Interview: Aimée Leonard prepares to sing the story of Orkney’s greatest unsung hero

Aimee Leonard PIC: Finn McLeod
Aimee Leonard PIC: Finn McLeod
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Amid the red sandstone magnificence of St Magnus Cathedral in Kirkwall, the man who has been described as “Orkney’s greatest unsung hero” is memorialised in marble, a recumbent, surprisingly relaxed looking bearded and fur-clad figure, long gun at his side. Long abated are the storms, physical and political, which once beset Dr John Rae, the Hudson’s Bay surgeon and Arctic explorer who, in the 1840s, brought back the news that the Franklin expedition seeking the North-west Passage had perished, only for him to be excoriated by Victorian society for daring to suggest that starving British seamen had resorted to cannibalism.

Only now is he gaining the recognition he deserves. A slab in his memory was installed in Westminster Abbey four years ago and, later this month, the opening of a new Polar Worlds Gallery at the National Maritime Museum at Greenwich will host a celebration of Rae in song and music, led by Orcadians and with input from the Inuit people whom he befriended.

The London-based Orcadian singer Aimée Leonard has been leading a community project composing a song about Rae to be performed on 22 September, during the opening weekend of the new gallery.

Also involved are the Orcadian archaeologist and singer Dr Sarah Jane Gibbon, the Inuit historian and cultural adviser Bernadette Dean, who is composing a verse in the Inuktitut language, and the Orcadian fiddler Jennifer Wrigley, who will play an air she composed in Rae’s honour on a fiddle once owned by the explorer.

Leonard is a resident musician at the National Maritime Museum, part of a wider Musician in Museums project run by the English Folk Dance and Song Society, and her Rae project is the first in a series she’s anxious to continue, rehabilitating individuals whose achievements have not been hitherto recognised by the establishment.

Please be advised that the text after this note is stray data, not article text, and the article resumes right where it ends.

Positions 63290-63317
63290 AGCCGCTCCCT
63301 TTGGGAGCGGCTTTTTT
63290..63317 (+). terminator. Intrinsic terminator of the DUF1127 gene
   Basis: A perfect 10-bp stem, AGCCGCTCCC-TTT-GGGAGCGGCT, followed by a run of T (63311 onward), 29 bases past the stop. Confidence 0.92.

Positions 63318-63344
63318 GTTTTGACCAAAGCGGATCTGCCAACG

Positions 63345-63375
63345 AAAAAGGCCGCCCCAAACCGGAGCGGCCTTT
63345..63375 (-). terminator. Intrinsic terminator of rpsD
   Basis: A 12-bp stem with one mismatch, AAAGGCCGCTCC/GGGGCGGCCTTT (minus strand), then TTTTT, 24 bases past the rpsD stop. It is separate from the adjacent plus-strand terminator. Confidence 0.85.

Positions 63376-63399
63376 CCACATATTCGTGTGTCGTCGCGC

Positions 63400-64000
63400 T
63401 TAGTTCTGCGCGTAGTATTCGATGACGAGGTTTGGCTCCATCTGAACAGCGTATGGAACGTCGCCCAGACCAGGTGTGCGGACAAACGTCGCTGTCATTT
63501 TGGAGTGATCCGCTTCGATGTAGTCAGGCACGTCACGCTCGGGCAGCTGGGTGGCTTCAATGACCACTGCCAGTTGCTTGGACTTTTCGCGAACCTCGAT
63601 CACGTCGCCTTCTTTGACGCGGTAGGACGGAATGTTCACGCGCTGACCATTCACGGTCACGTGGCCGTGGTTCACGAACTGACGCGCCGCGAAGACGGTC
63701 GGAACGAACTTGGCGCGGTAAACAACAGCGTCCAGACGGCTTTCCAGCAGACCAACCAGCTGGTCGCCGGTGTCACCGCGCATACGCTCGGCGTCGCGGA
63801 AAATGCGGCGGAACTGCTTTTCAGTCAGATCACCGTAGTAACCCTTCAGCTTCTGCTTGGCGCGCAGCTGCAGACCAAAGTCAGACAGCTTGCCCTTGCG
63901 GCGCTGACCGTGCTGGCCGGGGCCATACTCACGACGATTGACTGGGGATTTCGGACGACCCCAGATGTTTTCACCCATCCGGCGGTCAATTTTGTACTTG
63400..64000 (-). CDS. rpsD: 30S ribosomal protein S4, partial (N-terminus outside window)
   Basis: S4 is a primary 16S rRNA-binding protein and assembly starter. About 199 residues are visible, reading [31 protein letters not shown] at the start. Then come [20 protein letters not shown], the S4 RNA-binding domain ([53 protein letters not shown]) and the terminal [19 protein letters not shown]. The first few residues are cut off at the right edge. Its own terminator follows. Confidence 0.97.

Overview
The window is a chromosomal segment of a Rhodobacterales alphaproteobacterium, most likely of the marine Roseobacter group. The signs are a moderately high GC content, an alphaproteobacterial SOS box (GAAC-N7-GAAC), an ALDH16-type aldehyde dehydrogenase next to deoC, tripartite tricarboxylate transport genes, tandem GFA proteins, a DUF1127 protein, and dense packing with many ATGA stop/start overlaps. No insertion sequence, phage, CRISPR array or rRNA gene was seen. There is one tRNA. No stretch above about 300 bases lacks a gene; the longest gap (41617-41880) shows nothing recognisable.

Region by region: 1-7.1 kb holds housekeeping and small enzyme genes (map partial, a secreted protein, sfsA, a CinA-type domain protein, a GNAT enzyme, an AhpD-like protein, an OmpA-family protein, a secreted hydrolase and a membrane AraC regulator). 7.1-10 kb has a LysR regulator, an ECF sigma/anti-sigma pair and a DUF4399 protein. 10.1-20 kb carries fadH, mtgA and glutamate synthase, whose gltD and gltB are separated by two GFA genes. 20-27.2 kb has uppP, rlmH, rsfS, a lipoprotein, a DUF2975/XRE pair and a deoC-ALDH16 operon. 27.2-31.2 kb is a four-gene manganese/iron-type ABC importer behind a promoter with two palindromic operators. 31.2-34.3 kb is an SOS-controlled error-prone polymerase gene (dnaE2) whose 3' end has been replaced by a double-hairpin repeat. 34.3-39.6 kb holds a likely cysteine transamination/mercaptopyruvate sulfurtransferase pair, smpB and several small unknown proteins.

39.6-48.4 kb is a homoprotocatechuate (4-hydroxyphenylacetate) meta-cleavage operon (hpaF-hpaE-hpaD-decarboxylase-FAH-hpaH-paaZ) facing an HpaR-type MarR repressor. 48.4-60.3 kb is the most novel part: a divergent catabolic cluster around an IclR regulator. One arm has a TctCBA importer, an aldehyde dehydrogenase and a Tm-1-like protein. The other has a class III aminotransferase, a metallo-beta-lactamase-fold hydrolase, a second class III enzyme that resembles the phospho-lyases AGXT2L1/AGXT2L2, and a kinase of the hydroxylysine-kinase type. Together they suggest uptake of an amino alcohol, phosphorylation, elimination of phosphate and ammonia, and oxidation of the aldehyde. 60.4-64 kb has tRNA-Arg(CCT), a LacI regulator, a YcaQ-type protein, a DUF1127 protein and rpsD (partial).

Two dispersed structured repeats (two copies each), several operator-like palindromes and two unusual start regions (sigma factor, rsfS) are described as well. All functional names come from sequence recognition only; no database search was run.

Apart from the Franklin episode, Rae’s contemporaries looked askance at him for his fraternising with the Inuits, from whom he learned survival skills, including how to make and use snow shows – one of his Inuktitut names was Aglooka, “he who takes long strides”.

He may have been rendered persona non grata by the British establishment, with Franklin’s widow and her friend Charles Dickens leading the campaign of vilification, but as Leonard stresses: “He was never forgotten by people in Orkney or by the Inuits.”

She’s speaking to me from Orkney, where she and her family have been holidaying, and where Janette Park, curator of Stromness Museum, has been highly supportive, lending Rae’s fiddle, currently being overhauled by a luthier for the performance, and also hosting a “Traveller’s Book” Leonard dispatched from London for locals and visitors alike to enter their thoughts on Rae.

One entry is from John Rae’s Canadian great-great-niece, who happened to be visiting Orkney.

As well as writing the new song, Leonard and choir have been learning other songs by way of inspiration, including Lady Franklin’s Lament for Her Husband – well known in its more distilled form as Lord Franklin.

The overarching theme of Leonard’s museum residency, she says, is to rehabilitate the reputations of important people who have been unrecognised or misrepresented by the establishment.

“I wanted to start with John Rae, obviously because he came from Orkney, and he wasn’t mentioned in the National Maritime Museum at all,” she said.

Later in the project, pending further funding, she’d like to bring Dean, the Inuit historian, to the UK for further work on the Franklin episode.

“I don’t want the Inuit involvement to be just one verse in a song,” she insited, adding that she also plans to work with the Afro-Caribbean Social Forum in London in composing a song about Mary Prince, a former slave from Bermuda who became an important figure in the Abolitionist movement.

So she’s literally singing about unsung heroes, and she hopes the new song about Rae will sound out at next year’s Orkney Folk Festival. “Folk songs,” she says, “are artefacts – living, breathing, singing artefacts.”

For further details of Aimée Leonard’s workshops, see